One immediate thought presented itself. This was an A-list occasion in the world’s most globally successful sporting league. It was watched around the world by hundreds of millions of people, and played in a stadium that is in itself the fruit of a vast and much-trailed investment. The list of commercial partners across every medium is vast, from broadcasters to sponsors to pitchside placards, to ad break stings and shirt logos.
If indeed this was the act of a single racist, who should be held to account? An entire stadium? An entire sport?
What does it take to bring an occasion like this to a stop? What kind of will does it take, what kind of determination, what kind of moral courage to make Tottenham versus Chelsea the first high-level club game anywhere in the world interrupted, perhaps even suspended for racist abuse under the new protocols? We didn’t find an answer here. On the face of it this was because there was only one incident, notwithstanding the repeated, and indeed highly confusing announcements.
We will of course be urged to keep this in perspective. The stadium holds 60,000 people. If indeed this was the act of a single racist, who should be held to account? An entire stadium? An entire sport? The world beyond? It has become a remarkably unremarkable statement to point out that this divisiveness, this lack of respect comes directly from the UK’s elected politicians. But it bears repeating every time.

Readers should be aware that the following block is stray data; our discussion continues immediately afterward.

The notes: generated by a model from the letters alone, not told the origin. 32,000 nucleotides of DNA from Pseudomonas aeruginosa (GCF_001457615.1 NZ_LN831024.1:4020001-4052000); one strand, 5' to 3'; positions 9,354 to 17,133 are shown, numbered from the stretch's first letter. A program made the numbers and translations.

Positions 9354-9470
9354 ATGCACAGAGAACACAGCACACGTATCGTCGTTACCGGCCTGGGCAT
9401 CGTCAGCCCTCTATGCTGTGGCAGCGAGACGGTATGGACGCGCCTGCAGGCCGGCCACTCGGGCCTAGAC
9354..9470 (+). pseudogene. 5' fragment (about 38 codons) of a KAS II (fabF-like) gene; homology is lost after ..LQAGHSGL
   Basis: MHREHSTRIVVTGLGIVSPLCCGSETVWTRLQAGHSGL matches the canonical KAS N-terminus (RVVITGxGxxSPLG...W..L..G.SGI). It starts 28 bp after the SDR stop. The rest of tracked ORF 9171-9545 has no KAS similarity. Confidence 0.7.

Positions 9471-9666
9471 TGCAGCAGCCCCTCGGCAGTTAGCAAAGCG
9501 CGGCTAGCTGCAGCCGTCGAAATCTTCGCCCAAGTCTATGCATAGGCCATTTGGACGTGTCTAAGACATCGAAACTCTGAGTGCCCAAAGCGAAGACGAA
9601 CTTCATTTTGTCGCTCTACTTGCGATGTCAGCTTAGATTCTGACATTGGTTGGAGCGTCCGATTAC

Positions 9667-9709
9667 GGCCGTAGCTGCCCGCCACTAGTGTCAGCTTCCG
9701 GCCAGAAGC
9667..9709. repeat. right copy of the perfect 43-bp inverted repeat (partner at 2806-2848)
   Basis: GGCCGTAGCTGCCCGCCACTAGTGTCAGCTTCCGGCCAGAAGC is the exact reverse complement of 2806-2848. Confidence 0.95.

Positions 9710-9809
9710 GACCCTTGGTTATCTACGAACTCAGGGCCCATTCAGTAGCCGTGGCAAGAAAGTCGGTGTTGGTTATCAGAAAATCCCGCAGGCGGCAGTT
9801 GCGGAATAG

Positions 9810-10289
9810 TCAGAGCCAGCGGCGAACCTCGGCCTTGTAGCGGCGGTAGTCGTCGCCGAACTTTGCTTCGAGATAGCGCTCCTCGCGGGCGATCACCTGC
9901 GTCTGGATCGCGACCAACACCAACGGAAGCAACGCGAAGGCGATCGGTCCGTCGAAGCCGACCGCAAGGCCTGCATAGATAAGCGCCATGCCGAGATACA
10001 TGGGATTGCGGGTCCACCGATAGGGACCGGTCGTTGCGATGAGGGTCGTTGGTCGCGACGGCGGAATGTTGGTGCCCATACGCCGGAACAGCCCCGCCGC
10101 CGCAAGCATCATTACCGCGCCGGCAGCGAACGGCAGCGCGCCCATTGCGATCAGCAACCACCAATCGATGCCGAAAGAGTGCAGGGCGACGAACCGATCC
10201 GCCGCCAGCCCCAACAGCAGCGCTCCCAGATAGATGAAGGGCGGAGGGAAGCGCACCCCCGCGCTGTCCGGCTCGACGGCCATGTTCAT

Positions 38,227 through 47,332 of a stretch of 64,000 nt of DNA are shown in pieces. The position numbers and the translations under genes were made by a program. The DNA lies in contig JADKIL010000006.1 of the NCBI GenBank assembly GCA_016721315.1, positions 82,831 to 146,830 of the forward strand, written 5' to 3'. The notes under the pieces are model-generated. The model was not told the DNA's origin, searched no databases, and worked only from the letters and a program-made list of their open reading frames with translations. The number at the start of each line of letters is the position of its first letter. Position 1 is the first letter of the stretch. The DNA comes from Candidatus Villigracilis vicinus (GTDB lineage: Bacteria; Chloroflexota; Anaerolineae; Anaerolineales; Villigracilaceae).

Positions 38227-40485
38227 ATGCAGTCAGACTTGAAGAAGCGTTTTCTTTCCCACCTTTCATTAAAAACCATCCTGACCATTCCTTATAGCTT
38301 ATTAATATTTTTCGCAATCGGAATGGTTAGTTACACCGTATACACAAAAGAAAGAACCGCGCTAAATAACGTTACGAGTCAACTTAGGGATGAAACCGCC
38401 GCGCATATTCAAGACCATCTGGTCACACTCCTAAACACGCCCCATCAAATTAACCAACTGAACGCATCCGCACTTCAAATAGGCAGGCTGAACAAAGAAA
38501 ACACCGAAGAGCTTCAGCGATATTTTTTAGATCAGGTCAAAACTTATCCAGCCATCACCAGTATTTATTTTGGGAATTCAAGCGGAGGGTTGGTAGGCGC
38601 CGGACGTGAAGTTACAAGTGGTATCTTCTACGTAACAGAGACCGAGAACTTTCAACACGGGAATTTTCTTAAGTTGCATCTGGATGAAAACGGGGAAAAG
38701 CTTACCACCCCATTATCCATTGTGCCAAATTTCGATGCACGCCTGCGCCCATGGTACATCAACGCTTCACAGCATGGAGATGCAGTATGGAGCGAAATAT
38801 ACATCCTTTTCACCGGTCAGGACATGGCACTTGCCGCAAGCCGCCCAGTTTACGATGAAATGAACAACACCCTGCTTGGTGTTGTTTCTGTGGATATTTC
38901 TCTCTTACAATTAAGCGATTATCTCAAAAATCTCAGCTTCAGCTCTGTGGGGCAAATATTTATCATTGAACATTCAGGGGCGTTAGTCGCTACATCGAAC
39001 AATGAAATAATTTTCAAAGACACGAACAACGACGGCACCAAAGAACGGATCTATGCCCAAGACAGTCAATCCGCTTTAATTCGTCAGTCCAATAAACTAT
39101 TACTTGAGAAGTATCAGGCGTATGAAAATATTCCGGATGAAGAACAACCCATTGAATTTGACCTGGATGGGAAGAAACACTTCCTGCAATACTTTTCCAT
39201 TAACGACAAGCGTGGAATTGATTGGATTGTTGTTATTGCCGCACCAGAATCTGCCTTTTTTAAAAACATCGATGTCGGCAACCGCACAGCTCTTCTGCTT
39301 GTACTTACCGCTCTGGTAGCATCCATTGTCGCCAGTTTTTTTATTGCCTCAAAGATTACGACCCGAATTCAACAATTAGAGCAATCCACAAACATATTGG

Both major parties in the recent general election were led by men with questions to answer on this score, no matter what their own apologists might choose to screech in public. This matters, and matters in every public space, every place where citizens interact. Walk down Tottenham high street and you can see first-hand the crush of cultures, the cheek-by-jowl existence that can be so easily inflamed by carelessness, stupidity, disrespect, deliberate dog-whistle politics.
If it is proven now that home supporters did racially abuse Chelsea players, Tottenham must be punished as a club
At the same time it is all too easy to state that racism is therefore a societal problem, that football doesn’t create or even incubate this behaviour, is instead simply an amplifier. Football does also have a duty, both legal and moral, to police what happens within its own boundaries, to provide a living example of how to deal with this poison when it enters its walls. Is this happening right now?
Zero tolerance for intolerance: if it is proven now that home supporters did racially abuse Chelsea players, Tottenham must be punished as a club. Clearly the perpetrator should be banned if the offence is proven. English football has, in the past been willing to lead: it needs to lead here.
Outrage at the Bulgarian hard right is one thing – and that was, it should be said, a concerted act with what seemed to be the tacit approval of officials and home journalists after the game. But football’s wealth, status and influence comes solely from the people: players, spectators, employees. It has a duty to protect and care for these people. How this latest incident is dealt with will be a test, one English football really does need to pass.